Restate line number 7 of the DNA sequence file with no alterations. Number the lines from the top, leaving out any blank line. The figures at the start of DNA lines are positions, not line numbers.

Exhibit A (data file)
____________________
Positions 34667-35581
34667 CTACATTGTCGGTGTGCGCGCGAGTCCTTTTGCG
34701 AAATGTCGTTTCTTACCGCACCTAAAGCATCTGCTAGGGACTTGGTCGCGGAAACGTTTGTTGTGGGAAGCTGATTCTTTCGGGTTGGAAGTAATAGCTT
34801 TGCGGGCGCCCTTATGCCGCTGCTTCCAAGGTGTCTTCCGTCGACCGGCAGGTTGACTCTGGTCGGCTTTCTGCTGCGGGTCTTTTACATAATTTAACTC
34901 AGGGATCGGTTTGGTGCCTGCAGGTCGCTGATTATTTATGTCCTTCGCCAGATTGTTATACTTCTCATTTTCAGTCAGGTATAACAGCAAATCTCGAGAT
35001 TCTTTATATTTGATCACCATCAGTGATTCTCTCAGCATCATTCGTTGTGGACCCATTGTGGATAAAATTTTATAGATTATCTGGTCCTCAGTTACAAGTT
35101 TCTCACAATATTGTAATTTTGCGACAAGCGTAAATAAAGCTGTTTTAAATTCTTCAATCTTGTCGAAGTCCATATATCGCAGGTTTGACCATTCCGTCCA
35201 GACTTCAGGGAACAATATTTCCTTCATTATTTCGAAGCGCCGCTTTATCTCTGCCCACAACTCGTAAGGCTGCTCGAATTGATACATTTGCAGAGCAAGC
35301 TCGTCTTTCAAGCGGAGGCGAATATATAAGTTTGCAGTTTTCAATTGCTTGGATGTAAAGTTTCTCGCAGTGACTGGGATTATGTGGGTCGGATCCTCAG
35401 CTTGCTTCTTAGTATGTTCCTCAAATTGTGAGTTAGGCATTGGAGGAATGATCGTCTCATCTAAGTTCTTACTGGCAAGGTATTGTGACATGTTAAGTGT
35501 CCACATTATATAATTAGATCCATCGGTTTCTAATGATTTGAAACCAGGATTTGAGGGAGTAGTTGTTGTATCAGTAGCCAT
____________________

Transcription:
35101 TCTCACAATATTGTAATTTTGCGACAAGCGTAAATAAAGCTGTTTTAAATTCTTCAATCTTGTCGAAGTCCATATATCGCAGGTTTGACCATTCCGTCCA